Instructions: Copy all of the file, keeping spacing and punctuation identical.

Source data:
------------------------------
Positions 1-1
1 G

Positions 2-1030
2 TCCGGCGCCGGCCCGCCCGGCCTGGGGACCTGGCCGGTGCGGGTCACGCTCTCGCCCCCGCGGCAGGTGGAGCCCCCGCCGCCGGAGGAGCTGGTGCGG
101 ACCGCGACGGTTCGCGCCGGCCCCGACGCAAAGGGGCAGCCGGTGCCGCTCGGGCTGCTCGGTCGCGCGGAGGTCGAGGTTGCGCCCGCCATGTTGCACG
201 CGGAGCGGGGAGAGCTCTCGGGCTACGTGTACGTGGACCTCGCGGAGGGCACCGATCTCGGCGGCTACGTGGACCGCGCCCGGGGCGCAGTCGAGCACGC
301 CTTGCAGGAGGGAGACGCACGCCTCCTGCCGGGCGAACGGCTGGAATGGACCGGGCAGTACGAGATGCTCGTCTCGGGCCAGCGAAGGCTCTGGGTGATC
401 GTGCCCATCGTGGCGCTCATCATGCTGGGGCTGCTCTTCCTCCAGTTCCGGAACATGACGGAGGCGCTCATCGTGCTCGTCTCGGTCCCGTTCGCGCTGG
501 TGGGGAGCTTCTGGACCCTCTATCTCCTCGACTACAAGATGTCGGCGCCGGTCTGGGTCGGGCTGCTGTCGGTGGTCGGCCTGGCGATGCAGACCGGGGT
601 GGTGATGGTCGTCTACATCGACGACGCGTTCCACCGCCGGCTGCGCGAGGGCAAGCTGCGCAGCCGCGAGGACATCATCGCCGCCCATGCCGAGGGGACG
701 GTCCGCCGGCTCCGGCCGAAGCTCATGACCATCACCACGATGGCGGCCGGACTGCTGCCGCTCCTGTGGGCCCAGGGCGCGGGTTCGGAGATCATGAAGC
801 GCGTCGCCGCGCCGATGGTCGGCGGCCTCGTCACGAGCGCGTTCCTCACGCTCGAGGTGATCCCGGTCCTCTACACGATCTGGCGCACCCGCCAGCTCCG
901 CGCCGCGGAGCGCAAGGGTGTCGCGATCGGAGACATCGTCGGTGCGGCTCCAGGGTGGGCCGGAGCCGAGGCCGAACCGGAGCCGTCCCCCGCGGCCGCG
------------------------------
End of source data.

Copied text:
Positions 1-1
1 G

Positions 2-1030
2 TCCGGCGCCGGCCCGCCCGGCCTGGGGACCTGGCCGGTGCGGGTCACGCTCTCGCCCCCGCGGCAGGTGGAGCCCCCGCCGCCGGAGGAGCTGGTGCGG
101 ACCGCGACGGTTCGCGCCGGCCCCGACGCAAAGGGGCAGCCGGTGCCGCTCGGGCTGCTCGGTCGCGCGGAGGTCGAGGTTGCGCCCGCCATGTTGCACG
201 CGGAGCGGGGAGAGCTCTCGGGCTACGTGTACGTGGACCTCGCGGAGGGCACCGATCTCGGCGGCTACGTGGACCGCGCCCGGGGCGCAGTCGAGCACGC
301 CTTGCAGGAGGGAGACGCACGCCTCCTGCCGGGCGAACGGCTGGAATGGACCGGGCAGTACGAGATGCTCGTCTCGGGCCAGCGAAGGCTCTGGGTGATC
401 GTGCCCATCGTGGCGCTCATCATGCTGGGGCTGCTCTTCCTCCAGTTCCGGAACATGACGGAGGCGCTCATCGTGCTCGTCTCGGTCCCGTTCGCGCTGG
501 TGGGGAGCTTCTGGACCCTCTATCTCCTCGACTACAAGATGTCGGCGCCGGTCTGGGTCGGGCTGCTGTCGGTGGTCGGCCTGGCGATGCAGACCGGGGT
601 GGTGATGGTCGTCTACATCGACGACGCGTTCCACCGCCGGCTGCGCGAGGGCAAGCTGCGCAGCCGCGAGGACATCATCGCCGCCCATGCCGAGGGGACG
701 GTCCGCCGGCTCCGGCCGAAGCTCATGACCATCACCACGATGGCGGCCGGACTGCTGCCGCTCCTGTGGGCCCAGGGCGCGGGTTCGGAGATCATGAAGC
801 GCGTCGCCGCGCCGATGGTCGGCGGCCTCGTCACGAGCGCGTTCCTCACGCTCGAGGTGATCCCGGTCCTCTACACGATCTGGCGCACCCGCCAGCTCCG
901 CGCCGCGGAGCGCAAGGGTGTCGCGATCGGAGACATCGTCGGTGCGGCTCCAGGGTGGGCCGGAGCCGAGGCCGAACCGGAGCCGTCCCCCGCGGCCGCG